Today, stress-testing is a critical part of any strategic planning. Traditional stress-testing methodology uses historical information and events, and ascertains what would happen now if we faced the same circumstances again. While this approach has some validity the problem is that history does not appear to repeat itself in an identical manner. In the case of historical stress test analysis you really do not know whether the historical parameters selected will be extreme enough. After all, financial markets have less than 100 years of more timely financial data to work from.
CheckRisk has developed a suite of more sophisticated, forward looking stress testing approaches. We go beyond what a software provider can do for you. We can stress-test your portfolios against multiple criteria, using new scenarios weighted to more recent asset class information. We can assess what effects a single extreme event, or the impact of a sequence of events may have on your organisation or investment fund.
Our view is that stress-testing should be about identifying risks that have yet to occur as opposed to using historical models and assuming that history repeats itself. Stress-testing can be used to build risk resilience into organisations or to help understand where vulnerabilities exist. A further advantage of the CheckRisk stress testing approach is that implications of a proposed course of action can be analysed prior to their execution. Being forewarned is to be forearmed.
From the non-parametric to the parametric, and correlations to causality CheckRisk can offer a wide array of stress-testing methods that will allow you simulate different scenarios. Our models let you programme any economic information or any security, equity, bond or commodity index you like.
Scenario analysis differs from standard stress-testing in the sense that it is more about thinking of several more plausible ‘what if?’ situations. This is useful when thinking about the different outcomes we may face in any given year, from elections to interest rate rises and other risk factors.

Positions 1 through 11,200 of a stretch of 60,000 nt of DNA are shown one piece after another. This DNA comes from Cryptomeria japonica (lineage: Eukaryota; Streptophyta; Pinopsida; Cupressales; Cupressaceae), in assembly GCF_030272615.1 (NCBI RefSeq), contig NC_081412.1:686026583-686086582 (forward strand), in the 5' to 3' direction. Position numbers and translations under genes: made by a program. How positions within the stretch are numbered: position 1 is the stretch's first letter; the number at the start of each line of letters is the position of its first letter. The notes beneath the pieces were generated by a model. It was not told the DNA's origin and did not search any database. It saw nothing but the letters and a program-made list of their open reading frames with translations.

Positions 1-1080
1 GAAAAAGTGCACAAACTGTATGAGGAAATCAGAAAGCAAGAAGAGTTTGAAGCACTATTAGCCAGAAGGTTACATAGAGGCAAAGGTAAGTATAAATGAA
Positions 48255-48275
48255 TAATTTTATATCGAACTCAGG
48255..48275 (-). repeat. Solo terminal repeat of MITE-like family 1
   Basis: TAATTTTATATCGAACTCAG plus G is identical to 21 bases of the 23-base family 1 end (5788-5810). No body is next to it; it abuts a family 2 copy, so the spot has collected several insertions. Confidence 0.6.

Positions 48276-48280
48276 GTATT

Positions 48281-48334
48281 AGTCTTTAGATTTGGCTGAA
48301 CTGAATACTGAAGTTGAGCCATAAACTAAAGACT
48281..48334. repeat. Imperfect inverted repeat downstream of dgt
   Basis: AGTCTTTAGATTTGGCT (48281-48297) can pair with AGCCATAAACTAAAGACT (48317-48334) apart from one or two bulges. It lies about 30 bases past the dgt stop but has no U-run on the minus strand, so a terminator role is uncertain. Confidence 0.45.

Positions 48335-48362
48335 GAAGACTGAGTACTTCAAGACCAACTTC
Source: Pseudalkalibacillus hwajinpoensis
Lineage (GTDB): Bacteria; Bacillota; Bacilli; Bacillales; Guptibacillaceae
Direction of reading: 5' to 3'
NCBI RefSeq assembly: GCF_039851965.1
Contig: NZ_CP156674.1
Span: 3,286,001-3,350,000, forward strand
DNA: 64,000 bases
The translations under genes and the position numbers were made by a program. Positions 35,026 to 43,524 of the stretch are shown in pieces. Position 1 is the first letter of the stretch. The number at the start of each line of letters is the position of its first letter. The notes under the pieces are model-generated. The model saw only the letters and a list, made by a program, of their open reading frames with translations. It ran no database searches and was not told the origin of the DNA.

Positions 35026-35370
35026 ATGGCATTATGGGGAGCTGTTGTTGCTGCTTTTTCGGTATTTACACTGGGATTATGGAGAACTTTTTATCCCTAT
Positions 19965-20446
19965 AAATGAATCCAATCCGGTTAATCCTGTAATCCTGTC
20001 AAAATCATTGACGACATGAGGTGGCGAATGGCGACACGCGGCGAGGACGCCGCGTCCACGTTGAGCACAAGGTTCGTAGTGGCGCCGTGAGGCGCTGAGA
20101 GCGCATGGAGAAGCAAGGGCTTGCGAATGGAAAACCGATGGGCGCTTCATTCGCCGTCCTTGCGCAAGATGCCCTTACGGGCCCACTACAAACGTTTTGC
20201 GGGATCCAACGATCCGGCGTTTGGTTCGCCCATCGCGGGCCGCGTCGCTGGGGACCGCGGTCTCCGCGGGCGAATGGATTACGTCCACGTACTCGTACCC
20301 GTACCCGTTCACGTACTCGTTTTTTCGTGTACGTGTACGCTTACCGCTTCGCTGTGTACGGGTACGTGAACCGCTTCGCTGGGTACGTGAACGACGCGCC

The human mind is very good at thinking in terms of causal chains, and stories that are easy to understand. Pattern recognition is one of the basic human thought processes and often leads to mis-identification of risk. Scenario analysis is therefore especially useful for boards or other non-expert executives, who may not find the standard statistical methods as intuitive.
CheckRisk believes that the process of thinking about these plausible situations is as valuable as the results.
Above is one such example of scenario analysis, and shows a visual representation of a Bayesian network. We selected several events that could impact markets over a given time period and attached probabilities of these events occuring along with the relevant profit and losses to a mixed portfolio of equity and bonds. The size of the node represents the impact on the portfolio should the event materialize. The grouping colours have been identified by the event conditionality. In other words, the algorithm identifies that a Chinese devaluation and the oil price moving to $20 are more dependent on each other and are therefore in blue.
The probabilities themselves have been input according to external models which we have verified where possible, and have been subjectively identified in those instances where it is not possible. CheckRisk considers probabilities in terms of possible outcomes which can then be weighted. Clients may also choose to input specific probability outcomes and CheckRisk will ensure that the model then reflects these choices.